Would you like to read something weird? Here is a Goldman Sachs press release headlined "OP-ED, THE HUFFINGTON POST – ARIANNA HUFFINGTON AND LLOYD C. BLANKFEIN DISCUSS OUR COMMON GOAL: EMPOWERING ENTREPRENEURS AND CREATING JOBS."
I mean, some of it is true! Goldman Sachs does indeed mentor women all over the world in creating small businesses, and their 10,000 Women project is actually one of the most interesting programs in the world. And then there's this: This past summer, The Huffington Post broke new ground in the way the media commonly report economic news. Frustrated by the relentless coverage of disaster, tragedy and scandal in traditional media sources, The [...]
For those of you who don't, somehow, do your private banking with Goldman Sachs, you won't see their just-issued report on the AOL purchase of the Huffington Post. For starters, they expect "retention compensation" to offset the Huffington Post's earnings—that the introduction of the Huffington Post will have no impact whatsoever on AOL's projected 2011 earnings. Although: "We view this acquisition as further solidifying AOL’s stance as an owner of valuable focused content channels, similar to cable networks…." Here comes the bonus: trashing Yahoo! "We consider this acquisition strategically valuable from the perspective of (1) brand building; (2) mobile distribution; and (3) differentiated content as it distinguishes AOL’s [...]
Here is the kindest, gentlest take down of the Huffington Post's "Wellness" section. For instance: "Huffington has distorted science and facts to serve a health agenda" and "the sum of the evidence suggests that distance healing is snake oil." Ouch! Ha. Wait, really? I CAN'T BE HEALED OF MY DISEASES BY SOMEONE VERY FAR AWAY, USING ONLY THEIR MIND? Anyway, the HuffPo crew goes on to talk about how "diversity of opinion" is important (even when those opinions are a shambles or, you know, socially dangerous!). It's very weird! And I suppose is its own kind of traffic-bait. Health kooks get traffic all over the Internets, from Urban [...]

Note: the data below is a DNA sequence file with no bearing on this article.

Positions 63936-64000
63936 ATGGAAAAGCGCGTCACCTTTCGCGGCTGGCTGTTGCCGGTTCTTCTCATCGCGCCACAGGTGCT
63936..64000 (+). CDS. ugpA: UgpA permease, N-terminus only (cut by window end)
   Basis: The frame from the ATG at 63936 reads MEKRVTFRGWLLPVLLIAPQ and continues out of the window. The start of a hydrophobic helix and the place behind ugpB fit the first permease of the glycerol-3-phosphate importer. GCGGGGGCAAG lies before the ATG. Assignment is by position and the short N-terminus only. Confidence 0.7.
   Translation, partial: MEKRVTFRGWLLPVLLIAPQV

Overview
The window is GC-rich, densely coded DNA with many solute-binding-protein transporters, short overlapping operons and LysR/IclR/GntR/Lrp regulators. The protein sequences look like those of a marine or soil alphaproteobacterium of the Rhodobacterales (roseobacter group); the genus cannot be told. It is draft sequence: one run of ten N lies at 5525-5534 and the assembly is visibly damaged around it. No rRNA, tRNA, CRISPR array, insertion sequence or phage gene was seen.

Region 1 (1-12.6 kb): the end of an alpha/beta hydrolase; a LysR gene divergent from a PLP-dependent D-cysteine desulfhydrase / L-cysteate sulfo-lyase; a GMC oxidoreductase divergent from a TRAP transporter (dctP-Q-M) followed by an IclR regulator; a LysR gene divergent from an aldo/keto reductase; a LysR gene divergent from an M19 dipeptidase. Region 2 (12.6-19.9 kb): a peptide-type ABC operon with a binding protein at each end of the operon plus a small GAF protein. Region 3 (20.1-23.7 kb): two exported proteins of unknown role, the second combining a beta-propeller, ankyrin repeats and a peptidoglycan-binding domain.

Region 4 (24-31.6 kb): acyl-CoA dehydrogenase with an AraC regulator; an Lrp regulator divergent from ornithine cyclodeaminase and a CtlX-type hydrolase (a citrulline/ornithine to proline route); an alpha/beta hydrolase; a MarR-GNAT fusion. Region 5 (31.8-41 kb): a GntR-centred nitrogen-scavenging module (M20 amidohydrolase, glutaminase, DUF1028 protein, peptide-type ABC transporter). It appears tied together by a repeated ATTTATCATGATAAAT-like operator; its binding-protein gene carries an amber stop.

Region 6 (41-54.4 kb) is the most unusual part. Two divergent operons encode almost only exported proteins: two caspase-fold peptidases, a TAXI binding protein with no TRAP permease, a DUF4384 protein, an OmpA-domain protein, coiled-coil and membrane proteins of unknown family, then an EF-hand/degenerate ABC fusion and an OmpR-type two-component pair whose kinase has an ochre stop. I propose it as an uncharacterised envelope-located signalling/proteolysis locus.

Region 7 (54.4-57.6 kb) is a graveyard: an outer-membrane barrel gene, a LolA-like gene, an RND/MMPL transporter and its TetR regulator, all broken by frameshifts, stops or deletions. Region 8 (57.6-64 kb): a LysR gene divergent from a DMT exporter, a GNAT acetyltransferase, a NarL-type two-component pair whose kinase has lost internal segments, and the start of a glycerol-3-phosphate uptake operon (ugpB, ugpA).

It's been a while since we've done this on a regular basis, so I understand that we're kind of rusty. And this whole beta-testing thing has come with a number of distractions of its own as we tweak and adjust and confront the issues we need to address before we swing the gates wide open on this sucker. Still, I can't help feeling a little disappointed that we didn't come up with this tag first. I blame Choire.
One useful thing that Business Insider honcho Henry Blodget has done is make somewhat public "how much websites make." The answers may surprise you, and here, in his profile of Blodget (subscription-only; you should subscribe!), Ken Auletta does a rather amazing drive-by round-up of Business Insider, Huffington Post and Gawker Media.
"You can see the sides of all their boobs, you become an expert on sideboob, on assessing the different kinds, the different types of exposure, the different ways boobs are held in place, or not held in place, or held in place exactly such that, in still photos from Getty Images or on the covers of magazines, they appear to not be held in place. You can rate each sideboob in the slideshow on a scale from one star ('Too much — this is tacky territory') to five ('Just a hint is beautiful')."